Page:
Avg: 3 from 1 vote
|Type:||Trad, 100 ft|
|FA:||Smedley, Larsen, and Anderson 1983|
|Page Views:||529 total · 4/month|
|Shared By:||Guy H. on Nov 29, 2009|
|Admins:||Leo Paik, John McNamee, Frances Fierst, Monty, Monomaniac|
When closed, the closures include the named rock formations and the areas surrounding the base of the formation. This includes all climbing routes, outcroppings, cliffs, faces, ascent and descent routes, and climber's access trails to the formation.
Areas not listed are presumed to be open. These closures will be lifted or extended as conditions dictate.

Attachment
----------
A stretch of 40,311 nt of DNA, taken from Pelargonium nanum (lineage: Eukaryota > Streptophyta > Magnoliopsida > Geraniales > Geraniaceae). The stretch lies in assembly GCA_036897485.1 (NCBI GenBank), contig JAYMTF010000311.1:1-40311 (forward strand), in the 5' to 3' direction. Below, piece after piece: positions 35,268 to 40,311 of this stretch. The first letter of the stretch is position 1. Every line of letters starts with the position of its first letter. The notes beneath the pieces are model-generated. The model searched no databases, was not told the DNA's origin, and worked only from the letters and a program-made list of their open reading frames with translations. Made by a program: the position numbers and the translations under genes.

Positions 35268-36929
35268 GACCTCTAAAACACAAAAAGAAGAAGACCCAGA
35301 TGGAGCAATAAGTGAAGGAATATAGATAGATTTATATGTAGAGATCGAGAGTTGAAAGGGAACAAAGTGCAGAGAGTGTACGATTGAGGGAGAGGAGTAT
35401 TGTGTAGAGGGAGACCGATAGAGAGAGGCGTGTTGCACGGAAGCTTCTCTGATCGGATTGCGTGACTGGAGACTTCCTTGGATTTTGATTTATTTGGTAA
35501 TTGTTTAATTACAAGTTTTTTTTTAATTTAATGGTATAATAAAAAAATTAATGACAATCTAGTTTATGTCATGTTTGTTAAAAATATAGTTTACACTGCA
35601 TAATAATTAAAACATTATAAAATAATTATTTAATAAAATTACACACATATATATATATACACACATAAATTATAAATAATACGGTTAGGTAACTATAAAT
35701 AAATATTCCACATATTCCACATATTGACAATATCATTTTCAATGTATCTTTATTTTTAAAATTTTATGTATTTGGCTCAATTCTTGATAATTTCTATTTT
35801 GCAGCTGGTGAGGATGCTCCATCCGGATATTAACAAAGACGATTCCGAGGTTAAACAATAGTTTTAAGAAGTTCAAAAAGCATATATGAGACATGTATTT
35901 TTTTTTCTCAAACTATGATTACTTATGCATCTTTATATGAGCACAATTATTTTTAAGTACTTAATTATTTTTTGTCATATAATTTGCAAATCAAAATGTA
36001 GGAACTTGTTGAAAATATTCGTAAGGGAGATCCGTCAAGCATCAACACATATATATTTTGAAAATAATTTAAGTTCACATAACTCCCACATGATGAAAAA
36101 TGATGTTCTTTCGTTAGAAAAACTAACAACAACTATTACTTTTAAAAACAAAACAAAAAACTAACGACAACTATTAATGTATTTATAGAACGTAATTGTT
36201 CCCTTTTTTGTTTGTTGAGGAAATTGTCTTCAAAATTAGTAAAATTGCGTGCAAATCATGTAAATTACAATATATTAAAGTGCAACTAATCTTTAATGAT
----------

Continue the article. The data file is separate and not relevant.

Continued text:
For up to date closures visit: nps.gov/romo/planyourvisit/…
Follow a short, right-facing dihedral and then angle right to a short chimney with a hand crack. Follow the thin hands crack to the obvious traverse left at an old bolt. A 3 foot sling on your last piece in the crack is recommended. A 5.9+ face traverse past an old bolt (smallest TCU) leads to a fun, Lumpy-style, hand crack. This will deposit you below the final crux slab moves. They are protected by a 25 year old 1/4 incher, which is below you as you pull the crux. If this fails (R rating), a nice sloping ledge awaits your ankles. This is probably not a good route to push your limits on.
A modern 2 bolt anchor will put you on the ground (100 feet).